What to Know About Taking Your EV to a Track

Fast electric cars use electricity fast.

Pink Porsche Taycan parked on the race trackPorsche

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That new electric car of yours is begging you to find its limits, but engaging Sport Plus or Ludicrous mode on the street could cost you your license. If you're fortunate enough to have a Porsche Taycan Turbo S, a Tesla Model S Plaid, or even something a little more tame, a successful day at the track is within reach with a little preparation. Below are things to note before taking your electric vehicle (EV) to a track.

Start EV Racing Small

Might we suggest dipping your toe in before diving into the deep end? Consider doing an Autocross or Sports Car Club of America Solo event before heading to a full-fledged track. These are usually held on weekends in local parking lots; the courses are short, and drivers generally run one lap at a time, which should give you a chance to acclimate to the car's dynamics while sussing out the effects of repeated max-power requests on your battery life.

An evening test-and-tune event makes a good entry point to track-driving and will also give you an idea of battery depletion when going all out. Because they’re shorter than a full track day, you may not need to charge your EV to get home.

If you're just looking to rip some launch-control starts in a safe, controlled environment, check out the local drag strips. That might be enough to scratch the itch, but for those who get serious about straight-line EV performance, know that the NHRA recently added a new EV class for its Summit Racing Series.

What to Bring to an Electric Race

As with any track driving, a valid helmet* is a must. If it's feasible, look at bringing a set of track wheels and tires (plus a jack and torque wrench). Your EV isn't just extremely quick, it's likely heavier than a comparable internal-combustion car, and that puts added stress on the oft-expensive, EV-specific tires. Having a set you can play with and another that will get you home provides added peace of mind.

Figure out how you'll get your car to and from the track. Driving? Cool, just be sure you have a plan B if something happens while you're out there. Have a trailer available? Great, that means less worrying about charging and range.

What to Do at the Race Track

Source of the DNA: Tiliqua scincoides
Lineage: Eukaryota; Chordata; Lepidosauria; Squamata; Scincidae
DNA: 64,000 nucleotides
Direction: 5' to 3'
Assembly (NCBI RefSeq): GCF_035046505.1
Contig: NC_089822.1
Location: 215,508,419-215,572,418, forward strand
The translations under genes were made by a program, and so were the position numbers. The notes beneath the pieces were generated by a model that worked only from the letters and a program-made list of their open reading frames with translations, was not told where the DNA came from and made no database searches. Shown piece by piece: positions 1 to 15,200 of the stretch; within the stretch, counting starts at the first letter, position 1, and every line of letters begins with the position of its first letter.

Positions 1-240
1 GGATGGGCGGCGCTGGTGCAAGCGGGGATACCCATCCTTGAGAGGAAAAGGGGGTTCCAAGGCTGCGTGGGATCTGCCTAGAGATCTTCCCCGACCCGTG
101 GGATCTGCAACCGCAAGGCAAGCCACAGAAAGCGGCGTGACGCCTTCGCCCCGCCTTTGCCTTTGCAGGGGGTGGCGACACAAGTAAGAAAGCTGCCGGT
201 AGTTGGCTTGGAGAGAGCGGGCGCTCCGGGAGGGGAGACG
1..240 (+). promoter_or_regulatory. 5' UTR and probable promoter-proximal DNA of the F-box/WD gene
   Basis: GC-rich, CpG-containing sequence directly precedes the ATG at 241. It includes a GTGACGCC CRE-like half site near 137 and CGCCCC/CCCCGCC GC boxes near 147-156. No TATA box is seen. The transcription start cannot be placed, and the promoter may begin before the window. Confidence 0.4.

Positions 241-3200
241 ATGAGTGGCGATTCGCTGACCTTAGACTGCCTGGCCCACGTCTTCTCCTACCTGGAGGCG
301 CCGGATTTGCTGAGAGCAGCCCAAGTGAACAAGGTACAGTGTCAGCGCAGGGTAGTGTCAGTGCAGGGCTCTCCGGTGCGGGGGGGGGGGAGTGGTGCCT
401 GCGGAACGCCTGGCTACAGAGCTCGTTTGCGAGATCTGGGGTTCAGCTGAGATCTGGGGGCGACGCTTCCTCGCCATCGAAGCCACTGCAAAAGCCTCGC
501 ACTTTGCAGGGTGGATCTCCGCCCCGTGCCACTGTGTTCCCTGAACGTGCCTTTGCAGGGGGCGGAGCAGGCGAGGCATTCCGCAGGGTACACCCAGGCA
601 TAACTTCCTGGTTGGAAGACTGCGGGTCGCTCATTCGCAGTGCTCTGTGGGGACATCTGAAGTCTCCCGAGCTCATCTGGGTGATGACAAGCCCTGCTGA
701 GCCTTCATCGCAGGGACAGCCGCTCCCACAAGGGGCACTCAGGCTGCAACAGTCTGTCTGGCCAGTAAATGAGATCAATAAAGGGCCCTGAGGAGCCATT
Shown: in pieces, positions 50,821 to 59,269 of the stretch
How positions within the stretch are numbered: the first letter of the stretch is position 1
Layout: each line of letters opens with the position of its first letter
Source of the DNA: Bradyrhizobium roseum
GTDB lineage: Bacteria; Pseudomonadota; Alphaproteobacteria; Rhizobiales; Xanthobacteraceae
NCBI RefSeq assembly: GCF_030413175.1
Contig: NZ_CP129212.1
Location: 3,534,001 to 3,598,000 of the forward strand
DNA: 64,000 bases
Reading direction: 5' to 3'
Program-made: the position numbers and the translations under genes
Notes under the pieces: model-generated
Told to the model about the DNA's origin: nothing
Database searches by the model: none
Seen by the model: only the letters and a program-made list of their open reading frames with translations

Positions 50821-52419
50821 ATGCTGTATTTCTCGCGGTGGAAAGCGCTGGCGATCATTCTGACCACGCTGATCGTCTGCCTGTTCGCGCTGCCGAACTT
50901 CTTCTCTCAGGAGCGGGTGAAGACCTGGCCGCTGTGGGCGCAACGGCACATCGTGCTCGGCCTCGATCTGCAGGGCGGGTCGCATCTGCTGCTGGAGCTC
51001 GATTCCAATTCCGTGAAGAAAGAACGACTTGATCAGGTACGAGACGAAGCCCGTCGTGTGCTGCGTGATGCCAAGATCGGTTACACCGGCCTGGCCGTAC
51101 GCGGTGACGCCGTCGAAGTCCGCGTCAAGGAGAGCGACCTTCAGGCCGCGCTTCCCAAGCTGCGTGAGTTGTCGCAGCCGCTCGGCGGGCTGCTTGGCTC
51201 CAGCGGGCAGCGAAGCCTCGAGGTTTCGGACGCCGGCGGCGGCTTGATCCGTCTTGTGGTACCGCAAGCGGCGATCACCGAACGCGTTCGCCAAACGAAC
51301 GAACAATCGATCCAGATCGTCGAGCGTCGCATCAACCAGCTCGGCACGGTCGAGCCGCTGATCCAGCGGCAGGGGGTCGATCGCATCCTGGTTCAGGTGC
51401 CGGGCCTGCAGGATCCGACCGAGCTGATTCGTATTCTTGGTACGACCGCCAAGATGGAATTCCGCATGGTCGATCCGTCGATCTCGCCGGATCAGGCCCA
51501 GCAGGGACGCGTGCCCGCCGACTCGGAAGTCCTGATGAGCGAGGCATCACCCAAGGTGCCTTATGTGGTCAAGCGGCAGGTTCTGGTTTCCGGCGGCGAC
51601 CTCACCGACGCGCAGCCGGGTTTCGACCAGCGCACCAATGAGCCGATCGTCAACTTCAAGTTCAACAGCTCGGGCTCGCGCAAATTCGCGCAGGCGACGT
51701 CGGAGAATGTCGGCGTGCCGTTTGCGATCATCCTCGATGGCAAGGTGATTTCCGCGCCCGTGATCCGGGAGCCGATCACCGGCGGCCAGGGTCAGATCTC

If you're driving to the track in your EV, first confirm that there's somewhere to charge up, preferably on the grounds or close by. Consider the number of EV charging stations and how many other EVs will be on hand when making your plans. It pays to arrive early to top off your battery before the fun begins.

If you towed your EV to the track with a Ford F-150 Lightning, you could use the truck's bi-directional charging feature to restore some electrons in your track car. Just make sure to leave enough juice in the truck to get it to an EV charging station.

This may go without saying for EV drivers, but pay special attention to your charge level during and after each stint on the track. The faster you go, the quicker the battery will deplete. Do a little math to make sure you have a buffer before going out for that last session.

Getting Back Home From the Race Track

You've been careful and the car is still in one piece with enough juice to get it back onto the trailer or to the nearest EV charging station. Job well done, but you're not home yet. For those with a long drive home, consider booking a nearby hotel with an EV charging station to allow you and your car to recharge after your strenuous day at the races. You've earned it.

*Check back soon for an upcoming article covering track day safety tips and preparing for your first event.

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David Gluckman
David Gluckman has over a decade of experience as a writer and editor for print and digital automotive publications. He can parallel park a school bus, has a spreadsheet listing every vehicle he’s ever tested, and once drove a Lincoln Town Car 63 mph in reverse. When David’s not searching for the perfect used car, you can find him sampling the latest gimmicky foodstuffs that America has to offer.